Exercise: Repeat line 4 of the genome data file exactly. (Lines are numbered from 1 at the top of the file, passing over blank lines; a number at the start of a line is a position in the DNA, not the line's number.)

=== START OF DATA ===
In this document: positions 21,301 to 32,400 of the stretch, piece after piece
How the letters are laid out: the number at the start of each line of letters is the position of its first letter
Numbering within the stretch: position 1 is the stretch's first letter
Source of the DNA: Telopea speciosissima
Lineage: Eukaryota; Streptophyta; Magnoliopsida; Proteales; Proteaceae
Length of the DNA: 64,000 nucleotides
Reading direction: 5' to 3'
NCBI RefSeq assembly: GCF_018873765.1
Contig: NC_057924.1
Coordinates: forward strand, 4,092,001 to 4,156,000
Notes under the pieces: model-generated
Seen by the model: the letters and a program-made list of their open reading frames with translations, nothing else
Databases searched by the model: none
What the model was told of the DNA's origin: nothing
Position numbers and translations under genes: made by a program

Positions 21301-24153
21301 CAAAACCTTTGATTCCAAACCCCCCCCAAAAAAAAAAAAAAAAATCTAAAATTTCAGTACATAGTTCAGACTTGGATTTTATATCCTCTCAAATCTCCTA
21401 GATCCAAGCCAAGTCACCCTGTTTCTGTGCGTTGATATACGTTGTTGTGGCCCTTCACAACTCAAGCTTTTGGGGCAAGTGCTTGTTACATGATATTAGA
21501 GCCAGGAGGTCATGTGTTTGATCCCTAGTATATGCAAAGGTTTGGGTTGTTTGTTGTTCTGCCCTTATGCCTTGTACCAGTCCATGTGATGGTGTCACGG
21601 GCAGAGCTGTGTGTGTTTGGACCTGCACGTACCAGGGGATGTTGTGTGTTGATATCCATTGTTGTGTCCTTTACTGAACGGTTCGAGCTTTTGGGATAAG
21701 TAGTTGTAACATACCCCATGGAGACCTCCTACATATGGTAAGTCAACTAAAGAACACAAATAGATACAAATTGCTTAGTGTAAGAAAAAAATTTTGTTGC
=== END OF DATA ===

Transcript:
Source of the DNA: Telopea speciosissima